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Trends in self-reported traumatic brain injury among Canadians, 2005-2014: a repeated cross-sectional analysis [2017]

Background: Concussion and other traumatic brain injuries (TBIs) are a form of unintentional injury that has been associated with both short- and long-term health effects, including possible disability. We investigated time trends in the incidence of all types of injury and TBIs among Canadians, and assessed characteristics of TBIs.

Methods: We used data from annual cycles of the Canadian Community Health Survey, 2005 to 2014, to examine all types of injury and TBI among Canadians aged 12 years or more. We estimated TBI incidence among respondents who reported any type of injury in the previous year. We used descriptive methods to describe key characteristics (sex, age, season, activity and venue) and 5- and 10-year trends, and generalized linear models to estimate annual percent change in the incidence of all types of injury and TBI.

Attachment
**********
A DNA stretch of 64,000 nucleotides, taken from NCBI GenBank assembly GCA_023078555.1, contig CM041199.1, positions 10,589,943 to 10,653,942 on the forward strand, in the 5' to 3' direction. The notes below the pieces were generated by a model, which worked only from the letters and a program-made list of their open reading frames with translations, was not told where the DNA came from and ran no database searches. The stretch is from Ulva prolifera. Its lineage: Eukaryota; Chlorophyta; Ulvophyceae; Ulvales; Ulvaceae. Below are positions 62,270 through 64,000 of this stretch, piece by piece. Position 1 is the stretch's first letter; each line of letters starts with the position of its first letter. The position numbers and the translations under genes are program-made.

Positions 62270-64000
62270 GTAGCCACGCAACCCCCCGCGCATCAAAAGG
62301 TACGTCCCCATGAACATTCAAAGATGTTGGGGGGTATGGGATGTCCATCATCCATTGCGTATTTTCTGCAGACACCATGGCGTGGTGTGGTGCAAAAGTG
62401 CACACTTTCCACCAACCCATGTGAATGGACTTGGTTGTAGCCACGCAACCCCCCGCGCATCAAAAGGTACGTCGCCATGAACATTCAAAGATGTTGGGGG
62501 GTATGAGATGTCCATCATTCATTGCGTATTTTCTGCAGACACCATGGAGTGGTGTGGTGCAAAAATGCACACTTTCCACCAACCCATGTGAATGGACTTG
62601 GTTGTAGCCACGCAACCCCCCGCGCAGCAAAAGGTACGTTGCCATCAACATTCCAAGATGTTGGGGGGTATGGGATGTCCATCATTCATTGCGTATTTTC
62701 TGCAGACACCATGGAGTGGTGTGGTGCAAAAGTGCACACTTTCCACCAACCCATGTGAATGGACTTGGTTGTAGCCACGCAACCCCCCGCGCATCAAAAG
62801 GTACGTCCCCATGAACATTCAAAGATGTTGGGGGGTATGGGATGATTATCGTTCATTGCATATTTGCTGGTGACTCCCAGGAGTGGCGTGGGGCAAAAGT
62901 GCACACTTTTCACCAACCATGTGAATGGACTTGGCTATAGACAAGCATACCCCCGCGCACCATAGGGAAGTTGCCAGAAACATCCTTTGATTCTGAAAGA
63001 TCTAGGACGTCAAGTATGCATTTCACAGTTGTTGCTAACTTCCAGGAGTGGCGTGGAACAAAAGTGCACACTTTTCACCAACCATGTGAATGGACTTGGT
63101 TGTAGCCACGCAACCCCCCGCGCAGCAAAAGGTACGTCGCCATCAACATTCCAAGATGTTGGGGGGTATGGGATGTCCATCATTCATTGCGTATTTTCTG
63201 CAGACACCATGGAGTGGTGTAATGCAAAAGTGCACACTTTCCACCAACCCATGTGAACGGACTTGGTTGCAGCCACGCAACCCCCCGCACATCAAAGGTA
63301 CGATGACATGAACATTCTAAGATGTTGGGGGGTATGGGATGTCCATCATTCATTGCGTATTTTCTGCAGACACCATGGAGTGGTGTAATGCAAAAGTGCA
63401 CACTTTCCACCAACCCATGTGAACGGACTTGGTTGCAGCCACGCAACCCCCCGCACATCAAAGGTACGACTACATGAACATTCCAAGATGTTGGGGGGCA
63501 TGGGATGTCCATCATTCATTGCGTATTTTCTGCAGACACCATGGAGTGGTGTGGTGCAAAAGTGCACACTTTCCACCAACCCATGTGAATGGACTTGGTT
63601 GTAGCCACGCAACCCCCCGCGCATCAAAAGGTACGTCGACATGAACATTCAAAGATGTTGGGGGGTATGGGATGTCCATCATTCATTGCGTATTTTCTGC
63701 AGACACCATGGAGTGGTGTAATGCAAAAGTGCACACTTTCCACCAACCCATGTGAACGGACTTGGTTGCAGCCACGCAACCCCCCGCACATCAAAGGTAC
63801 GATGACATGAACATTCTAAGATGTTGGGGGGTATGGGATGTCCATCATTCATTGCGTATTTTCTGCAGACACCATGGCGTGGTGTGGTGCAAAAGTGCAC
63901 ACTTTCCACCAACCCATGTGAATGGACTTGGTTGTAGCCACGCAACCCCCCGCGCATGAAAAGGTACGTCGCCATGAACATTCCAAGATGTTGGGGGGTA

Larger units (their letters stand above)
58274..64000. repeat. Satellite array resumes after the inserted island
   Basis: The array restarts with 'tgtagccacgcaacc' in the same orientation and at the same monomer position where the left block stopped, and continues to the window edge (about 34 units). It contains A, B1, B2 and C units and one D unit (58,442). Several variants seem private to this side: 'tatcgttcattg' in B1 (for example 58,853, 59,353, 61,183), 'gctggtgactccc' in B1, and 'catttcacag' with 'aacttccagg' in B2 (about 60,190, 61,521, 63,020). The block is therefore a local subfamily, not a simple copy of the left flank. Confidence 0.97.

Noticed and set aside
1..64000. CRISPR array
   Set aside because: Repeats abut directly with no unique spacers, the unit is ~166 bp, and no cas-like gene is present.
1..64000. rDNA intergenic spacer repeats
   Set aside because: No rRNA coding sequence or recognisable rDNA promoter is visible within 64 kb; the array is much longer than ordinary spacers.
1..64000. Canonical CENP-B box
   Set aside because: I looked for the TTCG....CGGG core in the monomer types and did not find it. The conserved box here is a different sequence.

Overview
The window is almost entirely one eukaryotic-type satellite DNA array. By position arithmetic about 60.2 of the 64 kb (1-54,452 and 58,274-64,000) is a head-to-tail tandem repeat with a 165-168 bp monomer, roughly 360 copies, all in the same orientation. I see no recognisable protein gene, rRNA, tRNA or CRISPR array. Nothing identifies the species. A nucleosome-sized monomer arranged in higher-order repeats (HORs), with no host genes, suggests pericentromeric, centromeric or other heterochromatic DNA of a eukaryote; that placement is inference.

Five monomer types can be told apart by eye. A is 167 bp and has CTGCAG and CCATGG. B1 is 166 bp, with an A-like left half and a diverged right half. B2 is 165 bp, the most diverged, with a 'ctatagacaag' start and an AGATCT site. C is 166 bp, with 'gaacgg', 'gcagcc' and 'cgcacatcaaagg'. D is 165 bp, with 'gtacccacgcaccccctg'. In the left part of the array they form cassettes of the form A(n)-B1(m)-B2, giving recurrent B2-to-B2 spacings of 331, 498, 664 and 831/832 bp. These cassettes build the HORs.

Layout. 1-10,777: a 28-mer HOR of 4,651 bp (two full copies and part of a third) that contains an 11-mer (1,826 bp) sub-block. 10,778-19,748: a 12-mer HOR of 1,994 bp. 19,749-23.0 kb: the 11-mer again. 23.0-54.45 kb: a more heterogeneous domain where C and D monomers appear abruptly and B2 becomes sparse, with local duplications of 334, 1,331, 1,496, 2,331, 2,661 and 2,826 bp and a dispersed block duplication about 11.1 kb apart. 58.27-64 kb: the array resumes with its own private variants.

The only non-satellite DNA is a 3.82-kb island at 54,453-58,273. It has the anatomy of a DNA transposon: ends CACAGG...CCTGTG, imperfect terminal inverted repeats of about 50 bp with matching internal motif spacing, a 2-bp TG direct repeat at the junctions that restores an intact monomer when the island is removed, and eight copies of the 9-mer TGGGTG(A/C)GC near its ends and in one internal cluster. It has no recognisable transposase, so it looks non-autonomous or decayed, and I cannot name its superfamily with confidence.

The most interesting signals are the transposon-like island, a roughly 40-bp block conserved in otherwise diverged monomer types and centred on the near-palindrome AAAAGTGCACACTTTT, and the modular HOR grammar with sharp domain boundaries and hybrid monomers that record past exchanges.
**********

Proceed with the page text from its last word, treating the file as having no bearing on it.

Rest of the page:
Results: The incidence of all types of injury and of TBIs increased between 2005 and 2014, with an annual percent change of 1.4 (95% confidence interval [CI] 0.9-1.9) and 9.6 (95% CI 8.2-11.0), respectively. Sport venues (39.9% [95% CI 32.7-47.1)] and sports-related activities (49.7% [95% CI 42.4-57.0]) were commonly associated with TBIs, and falls were the most frequent mechanism of injury (53.9% [95% CI 46.7-61.0]) leading to a TBI.

Interpretation: Our findings highlight the increasing trends in all types of injury and TBIs in Canada, and underscore the need for ongoing population level surveillance and targeted prevention efforts to mitigate risk.

Deepa P. Rao, PhD, Steven McFaull, MSc, Wendy Thompson, MSc, Gayatri C. Jayaraman, PhD

CMAJ Open, April 24, 2017

doi: 10.9778/cmajo.20160115

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